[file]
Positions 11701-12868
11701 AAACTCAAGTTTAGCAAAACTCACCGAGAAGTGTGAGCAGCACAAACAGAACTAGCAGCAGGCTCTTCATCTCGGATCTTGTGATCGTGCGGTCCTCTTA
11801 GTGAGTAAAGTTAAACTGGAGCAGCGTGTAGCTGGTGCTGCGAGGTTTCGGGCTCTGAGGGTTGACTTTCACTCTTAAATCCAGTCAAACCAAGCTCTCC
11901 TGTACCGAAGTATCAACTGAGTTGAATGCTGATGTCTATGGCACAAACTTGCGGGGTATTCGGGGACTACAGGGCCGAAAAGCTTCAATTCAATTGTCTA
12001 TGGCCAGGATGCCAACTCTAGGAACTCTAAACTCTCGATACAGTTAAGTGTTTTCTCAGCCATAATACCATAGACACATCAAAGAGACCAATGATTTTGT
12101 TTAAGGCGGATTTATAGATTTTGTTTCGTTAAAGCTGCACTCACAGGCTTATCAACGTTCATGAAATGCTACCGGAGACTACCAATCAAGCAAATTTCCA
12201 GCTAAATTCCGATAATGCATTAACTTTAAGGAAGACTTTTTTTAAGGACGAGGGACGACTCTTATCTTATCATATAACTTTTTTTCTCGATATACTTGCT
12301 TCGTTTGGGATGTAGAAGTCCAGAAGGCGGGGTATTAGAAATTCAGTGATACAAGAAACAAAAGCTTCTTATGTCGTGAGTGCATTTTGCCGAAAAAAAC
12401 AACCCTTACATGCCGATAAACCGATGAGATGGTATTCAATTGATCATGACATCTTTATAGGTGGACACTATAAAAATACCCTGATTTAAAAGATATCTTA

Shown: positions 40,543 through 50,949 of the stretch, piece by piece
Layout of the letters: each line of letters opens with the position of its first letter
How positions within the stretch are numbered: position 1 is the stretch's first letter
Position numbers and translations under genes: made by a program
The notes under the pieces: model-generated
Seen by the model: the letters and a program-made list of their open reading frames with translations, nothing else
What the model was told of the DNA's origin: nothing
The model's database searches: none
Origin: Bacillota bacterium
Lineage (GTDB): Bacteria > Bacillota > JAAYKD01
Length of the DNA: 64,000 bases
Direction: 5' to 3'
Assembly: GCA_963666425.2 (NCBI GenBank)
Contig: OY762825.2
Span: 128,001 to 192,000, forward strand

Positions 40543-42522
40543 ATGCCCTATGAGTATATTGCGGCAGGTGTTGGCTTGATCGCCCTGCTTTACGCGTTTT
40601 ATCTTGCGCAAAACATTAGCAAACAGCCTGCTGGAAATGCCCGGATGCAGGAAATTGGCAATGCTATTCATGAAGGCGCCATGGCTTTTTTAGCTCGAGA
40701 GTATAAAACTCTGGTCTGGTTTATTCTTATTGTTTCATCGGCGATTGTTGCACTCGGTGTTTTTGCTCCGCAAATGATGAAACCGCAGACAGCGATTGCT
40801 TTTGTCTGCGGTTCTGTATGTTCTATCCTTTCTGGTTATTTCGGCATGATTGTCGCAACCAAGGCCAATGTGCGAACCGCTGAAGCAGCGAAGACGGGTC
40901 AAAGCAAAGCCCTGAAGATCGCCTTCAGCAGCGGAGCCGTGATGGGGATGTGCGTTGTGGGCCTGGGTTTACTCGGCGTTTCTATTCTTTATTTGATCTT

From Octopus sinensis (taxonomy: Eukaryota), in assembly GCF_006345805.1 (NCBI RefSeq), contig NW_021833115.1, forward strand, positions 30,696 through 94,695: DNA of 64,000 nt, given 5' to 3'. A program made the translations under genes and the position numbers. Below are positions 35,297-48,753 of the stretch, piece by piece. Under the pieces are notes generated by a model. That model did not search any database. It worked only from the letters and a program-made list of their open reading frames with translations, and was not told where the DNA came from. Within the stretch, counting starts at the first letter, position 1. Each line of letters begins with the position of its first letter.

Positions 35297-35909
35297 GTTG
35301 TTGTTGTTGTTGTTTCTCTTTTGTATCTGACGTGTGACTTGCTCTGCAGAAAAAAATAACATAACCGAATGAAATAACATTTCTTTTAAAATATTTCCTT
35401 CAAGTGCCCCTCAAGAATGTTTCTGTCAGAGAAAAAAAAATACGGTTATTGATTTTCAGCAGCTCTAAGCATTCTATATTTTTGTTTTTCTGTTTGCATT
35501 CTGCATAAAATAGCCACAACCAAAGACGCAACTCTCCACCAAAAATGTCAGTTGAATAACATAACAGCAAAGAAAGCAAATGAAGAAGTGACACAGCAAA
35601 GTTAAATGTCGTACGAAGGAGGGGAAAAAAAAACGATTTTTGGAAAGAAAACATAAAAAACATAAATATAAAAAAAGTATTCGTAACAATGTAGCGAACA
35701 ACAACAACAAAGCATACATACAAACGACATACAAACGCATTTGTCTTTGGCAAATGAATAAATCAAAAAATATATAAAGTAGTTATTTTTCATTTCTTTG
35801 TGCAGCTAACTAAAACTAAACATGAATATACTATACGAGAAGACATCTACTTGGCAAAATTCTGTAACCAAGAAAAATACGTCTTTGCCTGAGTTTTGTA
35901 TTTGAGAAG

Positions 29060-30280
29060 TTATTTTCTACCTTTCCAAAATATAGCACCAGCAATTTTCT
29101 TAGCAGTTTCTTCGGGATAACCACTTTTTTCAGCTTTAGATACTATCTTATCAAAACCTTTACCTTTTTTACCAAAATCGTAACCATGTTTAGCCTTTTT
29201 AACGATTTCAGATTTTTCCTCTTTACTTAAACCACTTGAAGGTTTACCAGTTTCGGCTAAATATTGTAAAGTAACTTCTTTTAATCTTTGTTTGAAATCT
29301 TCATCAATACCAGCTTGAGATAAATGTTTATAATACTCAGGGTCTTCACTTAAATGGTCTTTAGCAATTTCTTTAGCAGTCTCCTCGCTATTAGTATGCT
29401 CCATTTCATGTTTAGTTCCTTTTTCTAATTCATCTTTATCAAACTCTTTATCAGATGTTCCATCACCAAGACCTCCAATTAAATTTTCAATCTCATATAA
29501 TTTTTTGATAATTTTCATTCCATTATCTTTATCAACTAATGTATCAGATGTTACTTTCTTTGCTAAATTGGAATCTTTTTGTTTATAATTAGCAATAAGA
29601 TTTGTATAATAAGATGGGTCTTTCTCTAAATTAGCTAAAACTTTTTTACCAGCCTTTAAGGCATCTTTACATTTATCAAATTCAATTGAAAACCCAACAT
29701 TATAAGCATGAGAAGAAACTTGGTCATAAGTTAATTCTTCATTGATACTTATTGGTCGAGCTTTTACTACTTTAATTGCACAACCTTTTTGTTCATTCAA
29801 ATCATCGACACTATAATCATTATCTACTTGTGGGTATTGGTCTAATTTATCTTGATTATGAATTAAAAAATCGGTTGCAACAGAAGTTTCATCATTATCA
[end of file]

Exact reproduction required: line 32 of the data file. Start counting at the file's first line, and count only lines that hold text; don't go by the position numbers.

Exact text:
Positions 35297-35909